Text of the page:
Short time after pastor was terminated, certain church members or officers were alleged to have referred to the pastor as a “witch doctor,” a “voodoo preacher,” and a “dog”; whether or not the statements were justified, because the pastor's complaint alleged that said slanderous statements were made outside the confines of the church, and in front of other nonparty church members, local law enforcement, and members of the community, the trial court erred in finding the statements by said church members were too closely entangled with the decision to terminate the pastor's employment (ecclesiastical workings of the church), to treat them as a civil wrong, and to conclude that it lacked subject matter jurisdiction over the matter. Ausley v. Shaw, 193 S.W.3d 892, 2005 Tenn. App. LEXIS 709 (Tenn. Ct. App. 2005), appeal denied, — S.W.3d —, 2006 Tenn. LEXIS 351 (Tenn. 2006).

Sec. 4. No religious or political test.

That no political or religious test, other than an oath to support the Constitution of the United States and of this State, shall ever be required as a qualification to any office or public trust under this State.

Compiler's Notes. Constitutions of 1796, art. XI, § 4, and of 1834, art. I, § 4, read as follows:

“That no religious test shall ever be required as a qualification to any office or public trust under this state.”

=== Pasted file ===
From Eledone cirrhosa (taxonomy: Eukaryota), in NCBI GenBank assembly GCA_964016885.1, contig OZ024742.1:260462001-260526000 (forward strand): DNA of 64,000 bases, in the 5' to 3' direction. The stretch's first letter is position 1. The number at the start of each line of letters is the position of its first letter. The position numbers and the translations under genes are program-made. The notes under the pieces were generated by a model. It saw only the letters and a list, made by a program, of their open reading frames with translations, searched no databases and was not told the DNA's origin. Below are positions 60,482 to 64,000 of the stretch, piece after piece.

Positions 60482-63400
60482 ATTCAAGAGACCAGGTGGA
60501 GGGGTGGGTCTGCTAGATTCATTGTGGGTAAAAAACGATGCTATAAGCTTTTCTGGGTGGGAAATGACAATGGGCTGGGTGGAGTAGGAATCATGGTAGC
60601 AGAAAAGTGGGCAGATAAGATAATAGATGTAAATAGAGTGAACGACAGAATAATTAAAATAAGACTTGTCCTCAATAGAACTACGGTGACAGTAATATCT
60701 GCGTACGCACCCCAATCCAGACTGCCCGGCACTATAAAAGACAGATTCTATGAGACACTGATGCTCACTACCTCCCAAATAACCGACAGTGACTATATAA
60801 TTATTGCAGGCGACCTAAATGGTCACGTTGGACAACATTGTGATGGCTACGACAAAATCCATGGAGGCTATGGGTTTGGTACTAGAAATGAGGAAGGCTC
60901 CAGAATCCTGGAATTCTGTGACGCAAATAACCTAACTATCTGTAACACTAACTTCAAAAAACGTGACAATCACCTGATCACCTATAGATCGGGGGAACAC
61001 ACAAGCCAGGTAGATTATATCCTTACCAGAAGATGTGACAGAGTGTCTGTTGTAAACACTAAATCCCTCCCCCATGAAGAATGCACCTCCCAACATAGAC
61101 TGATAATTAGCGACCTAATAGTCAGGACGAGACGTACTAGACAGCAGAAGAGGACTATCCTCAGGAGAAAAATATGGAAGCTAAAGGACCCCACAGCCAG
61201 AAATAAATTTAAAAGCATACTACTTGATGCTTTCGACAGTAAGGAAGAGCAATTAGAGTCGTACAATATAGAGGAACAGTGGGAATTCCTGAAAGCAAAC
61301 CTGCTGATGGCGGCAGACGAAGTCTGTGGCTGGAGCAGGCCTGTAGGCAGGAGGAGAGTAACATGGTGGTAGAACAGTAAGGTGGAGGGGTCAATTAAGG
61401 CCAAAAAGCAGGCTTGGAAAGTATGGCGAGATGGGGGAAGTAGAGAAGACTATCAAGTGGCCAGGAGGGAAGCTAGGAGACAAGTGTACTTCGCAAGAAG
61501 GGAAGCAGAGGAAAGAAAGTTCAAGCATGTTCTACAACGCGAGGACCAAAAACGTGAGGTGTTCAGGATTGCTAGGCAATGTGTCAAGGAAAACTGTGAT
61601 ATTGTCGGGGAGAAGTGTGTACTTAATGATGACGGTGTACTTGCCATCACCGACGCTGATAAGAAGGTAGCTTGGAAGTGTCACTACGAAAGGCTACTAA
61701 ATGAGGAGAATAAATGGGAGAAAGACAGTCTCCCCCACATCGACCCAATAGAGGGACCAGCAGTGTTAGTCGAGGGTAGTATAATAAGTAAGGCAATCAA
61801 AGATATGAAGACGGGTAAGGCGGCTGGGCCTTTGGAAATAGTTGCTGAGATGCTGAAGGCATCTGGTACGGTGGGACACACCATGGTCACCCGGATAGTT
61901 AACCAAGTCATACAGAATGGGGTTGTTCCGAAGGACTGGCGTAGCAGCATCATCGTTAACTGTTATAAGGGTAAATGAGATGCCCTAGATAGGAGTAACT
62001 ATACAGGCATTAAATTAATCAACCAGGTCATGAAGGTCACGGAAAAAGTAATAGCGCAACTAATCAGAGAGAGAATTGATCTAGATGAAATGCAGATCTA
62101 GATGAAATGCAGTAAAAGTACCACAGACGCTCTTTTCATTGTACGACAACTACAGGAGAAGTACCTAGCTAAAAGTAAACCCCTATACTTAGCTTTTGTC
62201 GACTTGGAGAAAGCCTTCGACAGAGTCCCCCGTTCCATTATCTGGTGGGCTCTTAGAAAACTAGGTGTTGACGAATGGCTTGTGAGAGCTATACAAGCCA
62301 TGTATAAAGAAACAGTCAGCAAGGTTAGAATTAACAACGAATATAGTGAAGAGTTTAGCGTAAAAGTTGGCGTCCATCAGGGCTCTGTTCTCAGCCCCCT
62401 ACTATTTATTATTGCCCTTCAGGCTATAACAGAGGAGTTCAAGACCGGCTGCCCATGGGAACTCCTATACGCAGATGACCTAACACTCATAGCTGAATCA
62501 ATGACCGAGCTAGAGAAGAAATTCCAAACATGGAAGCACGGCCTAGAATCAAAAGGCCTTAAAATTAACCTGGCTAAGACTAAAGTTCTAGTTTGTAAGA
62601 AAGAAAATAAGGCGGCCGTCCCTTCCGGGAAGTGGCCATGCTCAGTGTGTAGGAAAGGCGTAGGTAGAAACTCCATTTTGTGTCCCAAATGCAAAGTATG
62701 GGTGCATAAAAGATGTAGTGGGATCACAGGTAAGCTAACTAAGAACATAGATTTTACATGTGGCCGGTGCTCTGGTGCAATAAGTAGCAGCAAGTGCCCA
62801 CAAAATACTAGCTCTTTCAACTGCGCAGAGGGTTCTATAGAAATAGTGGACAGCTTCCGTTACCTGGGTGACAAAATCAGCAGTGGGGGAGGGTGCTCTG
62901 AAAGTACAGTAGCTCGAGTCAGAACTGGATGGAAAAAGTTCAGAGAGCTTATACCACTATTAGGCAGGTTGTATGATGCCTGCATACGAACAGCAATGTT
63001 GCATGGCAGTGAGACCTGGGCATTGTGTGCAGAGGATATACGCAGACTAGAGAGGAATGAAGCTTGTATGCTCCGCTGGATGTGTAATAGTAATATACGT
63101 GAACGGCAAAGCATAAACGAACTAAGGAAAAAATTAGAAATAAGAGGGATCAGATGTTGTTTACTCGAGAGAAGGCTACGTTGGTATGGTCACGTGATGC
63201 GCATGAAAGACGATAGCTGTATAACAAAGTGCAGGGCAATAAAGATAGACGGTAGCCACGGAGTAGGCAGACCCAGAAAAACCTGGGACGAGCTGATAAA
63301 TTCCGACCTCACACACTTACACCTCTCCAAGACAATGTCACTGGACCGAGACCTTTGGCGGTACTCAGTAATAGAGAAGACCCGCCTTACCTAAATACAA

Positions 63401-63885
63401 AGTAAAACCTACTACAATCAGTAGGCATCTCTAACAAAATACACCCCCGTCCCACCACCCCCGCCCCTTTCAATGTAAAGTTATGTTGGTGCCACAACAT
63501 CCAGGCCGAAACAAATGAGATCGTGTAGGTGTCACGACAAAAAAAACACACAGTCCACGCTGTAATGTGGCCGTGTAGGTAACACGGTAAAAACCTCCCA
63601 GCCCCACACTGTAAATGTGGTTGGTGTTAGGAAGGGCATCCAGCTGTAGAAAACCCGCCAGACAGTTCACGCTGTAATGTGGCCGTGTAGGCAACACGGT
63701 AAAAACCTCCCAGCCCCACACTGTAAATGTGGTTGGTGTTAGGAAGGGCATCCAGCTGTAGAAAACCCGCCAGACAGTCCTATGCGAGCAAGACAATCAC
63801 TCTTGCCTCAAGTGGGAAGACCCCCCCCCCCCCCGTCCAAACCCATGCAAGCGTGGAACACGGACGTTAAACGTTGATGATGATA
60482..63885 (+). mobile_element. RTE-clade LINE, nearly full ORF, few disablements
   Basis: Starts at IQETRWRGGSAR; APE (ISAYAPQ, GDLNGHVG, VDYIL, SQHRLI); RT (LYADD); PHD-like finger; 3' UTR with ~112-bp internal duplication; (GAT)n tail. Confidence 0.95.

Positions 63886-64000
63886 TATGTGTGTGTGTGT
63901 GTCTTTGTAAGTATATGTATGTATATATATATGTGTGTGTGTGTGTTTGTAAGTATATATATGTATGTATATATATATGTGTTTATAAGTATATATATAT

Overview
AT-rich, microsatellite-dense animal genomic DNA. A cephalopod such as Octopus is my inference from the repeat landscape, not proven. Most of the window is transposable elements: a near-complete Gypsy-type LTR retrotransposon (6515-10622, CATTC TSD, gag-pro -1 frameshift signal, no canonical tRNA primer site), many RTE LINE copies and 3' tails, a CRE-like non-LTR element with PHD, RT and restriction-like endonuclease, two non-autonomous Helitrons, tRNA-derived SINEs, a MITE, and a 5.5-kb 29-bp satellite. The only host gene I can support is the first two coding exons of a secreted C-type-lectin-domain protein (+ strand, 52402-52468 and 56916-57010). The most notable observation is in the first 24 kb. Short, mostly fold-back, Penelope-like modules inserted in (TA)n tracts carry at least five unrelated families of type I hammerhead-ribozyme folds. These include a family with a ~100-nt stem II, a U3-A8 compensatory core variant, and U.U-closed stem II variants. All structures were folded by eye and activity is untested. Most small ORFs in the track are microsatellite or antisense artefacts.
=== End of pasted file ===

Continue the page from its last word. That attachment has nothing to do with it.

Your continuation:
The provisions against any political test for office were doubtless caused by Acts 1866-1867, ch. 26, §§ 3, 9, which was repealed by Acts 1870, ch. 10, §§ 1, 2, establishing a political test oath to be taken by candidates for office.

Cross-References. Disqualifications of public officials, Tenn. Const. art. IX.

Exclusion of right to vote from infamous criminals, Tenn. Const. art. IV, § 2.

Religious tests of federal officials prohibited, U.S. Const. art. 6, cl. (3).

Law Reviews.

A Unifying Theory for the Religion Clauses of the First Amendment (Thomas R. McCoy, Gary A. Kurtz), 39 Vand. L. Rev. 249 (1986).

Attorney General Opinions. Resolution requesting that the commissioner of the department of education answer questions concerning religion and creationism does not violate the establishment clause of the United States constitution or the Tennessee constitution, OAG 07-29, 2007 Tenn. AG LEXIS 30 (3/13/07).

A judge who impartially applies state anti-discrimination law, as written and enacted by the General Assembly, is fulfilling the judicial duty to “uphold and apply the law,” not manifesting bias or prejudice or engaging in harassment. Tenn. Sup. Ct. R. 10, Rule 2.3 does not, nor could it, prevent a judge from faithfully applying that law in a case before the court. Tenn. Sup. Ct. R. 10, Rule 3.6 does not establish a religious test that excludes from office members of any religious organization, including ones that disapprove of or condemn homosexuality. Rule 3.6 is inapplicable to membership in religious organizations. OAG 18-17, 2018 Tenn. AG LEXIS 16 (4/3/2018).